This Week’s Data
The International Council of Shopping Centers reported weekly sales of major retailers rose 1.0% versus the prior week but fell 0.5% versus the comparable period a year ago; Redbook Research reported month to date retail chain store sales off 1.6% versus the similar timeframe in June and down 5.5% on a year over year basis.
The Conference Board announced its July index of consumer confidence at 46.6 versus expectations of 49.2 and June’s reading of 49.3.
The May Case Shiller Home Price Index rose 0.5% versus April, the first month over month increase in three years; year over year the index was down 17%. However, it now appears that the release failed to mention that the number hadn’t been seasonally adjusted:
The Richmond Fed’s July business index came in at 14 versus a June reading of 6; it was the fifth increase in a row.
June durable goods orders fell 2.5% versus expectations of a 0.6% decline; the May reading was revised from +1.8% to +1.3%. Let’s see how Mr. Market handles this little bit of news today.
Weekly mortgage applications were unchanged from the prior week.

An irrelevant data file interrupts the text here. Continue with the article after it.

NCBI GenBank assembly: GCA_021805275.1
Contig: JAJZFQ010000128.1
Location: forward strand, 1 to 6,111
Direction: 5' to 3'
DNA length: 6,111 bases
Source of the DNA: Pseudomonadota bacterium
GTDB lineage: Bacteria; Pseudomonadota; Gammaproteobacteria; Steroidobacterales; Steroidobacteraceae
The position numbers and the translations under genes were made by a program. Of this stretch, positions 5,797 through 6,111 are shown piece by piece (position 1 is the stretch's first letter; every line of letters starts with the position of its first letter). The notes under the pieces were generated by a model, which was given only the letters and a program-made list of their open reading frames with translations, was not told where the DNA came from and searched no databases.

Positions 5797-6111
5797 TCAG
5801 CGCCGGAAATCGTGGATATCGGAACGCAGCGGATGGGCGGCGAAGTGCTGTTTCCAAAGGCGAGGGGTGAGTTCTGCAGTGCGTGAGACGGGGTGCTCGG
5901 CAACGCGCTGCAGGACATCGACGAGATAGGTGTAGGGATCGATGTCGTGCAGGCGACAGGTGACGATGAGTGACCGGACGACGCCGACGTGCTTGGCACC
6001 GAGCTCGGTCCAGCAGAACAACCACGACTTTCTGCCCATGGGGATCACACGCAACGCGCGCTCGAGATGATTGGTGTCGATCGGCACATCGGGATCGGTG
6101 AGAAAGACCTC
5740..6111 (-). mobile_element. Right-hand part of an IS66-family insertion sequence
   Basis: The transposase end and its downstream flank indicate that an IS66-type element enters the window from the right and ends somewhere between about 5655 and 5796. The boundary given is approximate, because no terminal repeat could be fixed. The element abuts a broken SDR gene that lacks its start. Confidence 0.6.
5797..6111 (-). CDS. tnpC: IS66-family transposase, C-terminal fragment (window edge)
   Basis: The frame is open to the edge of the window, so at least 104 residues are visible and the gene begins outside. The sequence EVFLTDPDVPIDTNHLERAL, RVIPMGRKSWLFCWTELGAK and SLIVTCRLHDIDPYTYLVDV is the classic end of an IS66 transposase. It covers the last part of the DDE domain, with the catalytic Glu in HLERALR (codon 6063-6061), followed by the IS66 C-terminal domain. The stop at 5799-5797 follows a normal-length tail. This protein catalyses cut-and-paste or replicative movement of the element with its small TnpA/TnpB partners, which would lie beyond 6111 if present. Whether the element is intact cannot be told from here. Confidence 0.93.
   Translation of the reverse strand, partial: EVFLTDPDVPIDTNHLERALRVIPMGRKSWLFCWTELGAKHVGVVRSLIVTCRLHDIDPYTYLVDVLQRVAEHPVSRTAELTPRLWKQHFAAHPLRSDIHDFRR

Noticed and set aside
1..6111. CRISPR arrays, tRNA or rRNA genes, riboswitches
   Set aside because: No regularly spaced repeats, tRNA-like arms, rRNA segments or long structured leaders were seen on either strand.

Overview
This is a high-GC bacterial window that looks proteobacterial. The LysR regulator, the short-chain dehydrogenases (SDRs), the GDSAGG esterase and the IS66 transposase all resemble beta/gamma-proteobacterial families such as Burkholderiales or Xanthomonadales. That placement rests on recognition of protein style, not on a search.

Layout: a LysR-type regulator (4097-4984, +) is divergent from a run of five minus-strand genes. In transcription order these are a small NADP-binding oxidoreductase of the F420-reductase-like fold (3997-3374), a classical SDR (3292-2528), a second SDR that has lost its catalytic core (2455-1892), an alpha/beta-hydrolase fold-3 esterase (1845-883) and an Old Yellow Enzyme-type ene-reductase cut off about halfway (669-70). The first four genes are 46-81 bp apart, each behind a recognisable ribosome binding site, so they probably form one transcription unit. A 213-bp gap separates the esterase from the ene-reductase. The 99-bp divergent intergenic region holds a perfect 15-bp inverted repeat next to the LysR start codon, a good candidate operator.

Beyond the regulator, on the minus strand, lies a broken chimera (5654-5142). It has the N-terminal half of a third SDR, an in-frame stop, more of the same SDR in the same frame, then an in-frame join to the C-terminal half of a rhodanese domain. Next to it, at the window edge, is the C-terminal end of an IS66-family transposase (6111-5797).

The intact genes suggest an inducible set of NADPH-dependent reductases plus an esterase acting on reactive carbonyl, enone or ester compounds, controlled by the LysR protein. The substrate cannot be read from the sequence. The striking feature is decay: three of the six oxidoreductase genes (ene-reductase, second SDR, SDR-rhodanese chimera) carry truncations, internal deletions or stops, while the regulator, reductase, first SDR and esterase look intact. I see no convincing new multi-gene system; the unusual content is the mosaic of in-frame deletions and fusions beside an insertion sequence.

A Fed inflation hawk speaks out:
The math behind Chinese growth:
More discouraging news from Japan:
International War Against Radical Islam
The indices (9096, 979) bounced around yesterday but remain within their up trend (circa 8348-9980, 902-1109) off their March lows. Note the lower boundaries of those up trends are above the 876, 8820 support levels (our former trading range). Volume was low; the VIX advanced a bit but the move was of no meaning; finally, the breadth indicators continue to suggest consolidation.
(1) the economic indicators gave us good news [Case Shiller Home Price Index] and bad news [the Conference Board’s consumer confidence index]; but investors only seemed focus on the bad news,
(2) the Treasury’s auction for the day didn’t go all that well,
(3) then the Richmond Fed came in with very positive report.
Both the bulls and bears had the economic ammo to prompt additional buying/selling. By mid afternoon, it looked like the bears were going to have their way--and then it happened again. With stock prices down, the buyers stepped in and pushed the Averages to a near flat close. It sure looks like the power continues to reside with the buyers (shorts and underinvested).
07-29-2009 8:30 AM